The brief stopover in Podgorica was uneventful, but interesting. At one point I offered to take a picture for a group of girls on a bridge, who then offered to show me around. The cousins all had matching shirts, which were in support of one of their brothers, who was running/working for a party that was campaigning on a platform of “clean government” (ie no corruption). As we toured it became obvious that they were disappointed they couldn’t show me very interested things. I explained that just walking around and speaking with people that live in Montenegro was very interesting for me. We’ll catch up further on Facebook.

Interesting fact: Montenegro is home to the ‘.me’ domain, popular with URL shorteners like fb.me and wp.me.

Then onto the overnight bus to Pristina. Had a bit more success sleeping than the last time, but arrived in Pristina at 4:45am. My original intent was to explore the city and take an afternoon overnight bus through to Istanbul, but a Skopje bus was there when I arrived, and I didn’t feel like starting my day walking around at 5am. Kind of wish this part of the trip had been during the day – I could tell we were winding up and around through mountains on narrow roads with snow still on the banks. In Skopje found a soon leaving train to Thessaloniki, which is where I sit now. The views through the rest of Macedonia were stunning – more mountains and staggering canyons. I’ll be landing in Greece soon, hoping to find my next departure to Istanbul. I’m afraid I’m going to be arriving at night, but I’ll just have to make do.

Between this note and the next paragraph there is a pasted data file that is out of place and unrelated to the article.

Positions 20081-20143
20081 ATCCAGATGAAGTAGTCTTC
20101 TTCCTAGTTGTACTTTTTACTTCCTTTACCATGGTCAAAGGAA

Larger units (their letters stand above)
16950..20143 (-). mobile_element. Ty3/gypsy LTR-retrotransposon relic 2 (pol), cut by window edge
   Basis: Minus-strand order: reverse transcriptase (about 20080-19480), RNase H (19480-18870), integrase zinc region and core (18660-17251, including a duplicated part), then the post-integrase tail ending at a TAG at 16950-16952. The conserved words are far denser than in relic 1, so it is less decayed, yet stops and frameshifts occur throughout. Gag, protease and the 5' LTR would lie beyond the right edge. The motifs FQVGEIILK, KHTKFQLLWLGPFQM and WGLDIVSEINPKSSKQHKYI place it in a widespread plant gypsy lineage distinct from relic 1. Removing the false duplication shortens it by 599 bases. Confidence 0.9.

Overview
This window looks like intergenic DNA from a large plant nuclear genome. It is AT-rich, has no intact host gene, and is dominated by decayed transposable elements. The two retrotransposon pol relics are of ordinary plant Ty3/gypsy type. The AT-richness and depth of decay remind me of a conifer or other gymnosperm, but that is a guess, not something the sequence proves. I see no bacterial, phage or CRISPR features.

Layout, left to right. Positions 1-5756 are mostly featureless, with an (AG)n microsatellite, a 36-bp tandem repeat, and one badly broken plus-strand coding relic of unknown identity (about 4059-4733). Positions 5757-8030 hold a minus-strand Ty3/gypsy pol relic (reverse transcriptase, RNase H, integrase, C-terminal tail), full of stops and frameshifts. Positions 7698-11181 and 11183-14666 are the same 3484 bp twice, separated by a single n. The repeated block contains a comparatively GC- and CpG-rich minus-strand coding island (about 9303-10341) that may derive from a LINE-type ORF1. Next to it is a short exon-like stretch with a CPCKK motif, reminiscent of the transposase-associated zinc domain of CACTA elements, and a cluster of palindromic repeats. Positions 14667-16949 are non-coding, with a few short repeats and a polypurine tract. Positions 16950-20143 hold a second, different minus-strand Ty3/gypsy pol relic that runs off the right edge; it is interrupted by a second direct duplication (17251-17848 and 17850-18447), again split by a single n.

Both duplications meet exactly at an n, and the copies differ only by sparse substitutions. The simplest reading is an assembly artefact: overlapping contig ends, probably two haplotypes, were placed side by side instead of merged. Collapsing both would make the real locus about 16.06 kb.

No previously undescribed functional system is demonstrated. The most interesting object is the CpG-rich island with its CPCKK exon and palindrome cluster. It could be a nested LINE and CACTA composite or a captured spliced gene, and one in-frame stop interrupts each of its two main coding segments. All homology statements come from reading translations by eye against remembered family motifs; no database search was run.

So altogether otherwise it’s been 4 hour bus, 2.5 hour bus, 3 hour bus, 8 hour bus, 2 hour bus, 5 hour train, and a yet unknown hour train to Istanbul, all with minor breaks in between (or sometimes not at all).

While I brushed my teeth out the window at the Macedonia/Greece border, I’m sure what I really need is a shower.

(Update: The train was a night train, so I’ll be arriving in the morning, yay! And it is an 11.5 hour train, with lovely bunk sleeping berths. I have room to myself.)

(Update #2: I hadn’t even considered the current economic situation in Greece – apparently general strikes are about to occur. I guess I lucked out.)

(Update #3: Lovely night train was not so lovely. Creepy man kept trying to get into my room – turning the handle, or knocking and then stepping away to the side (though I could still see him through the fisheye peep hole). After this happening 3 times over 1.5 hours, I yelled at him to stay away from my door. Never heard from him or saw him again, but nonetheless spent 45 minutes standing at my door with my eye to the peep hole, followed by 2 hours half-sleeping sitting up, followed by 4 hours sleeping with the light on. Had to use the toilet, but opted to pee in the small corner sink in my room. I hope they clean those things in between trips.)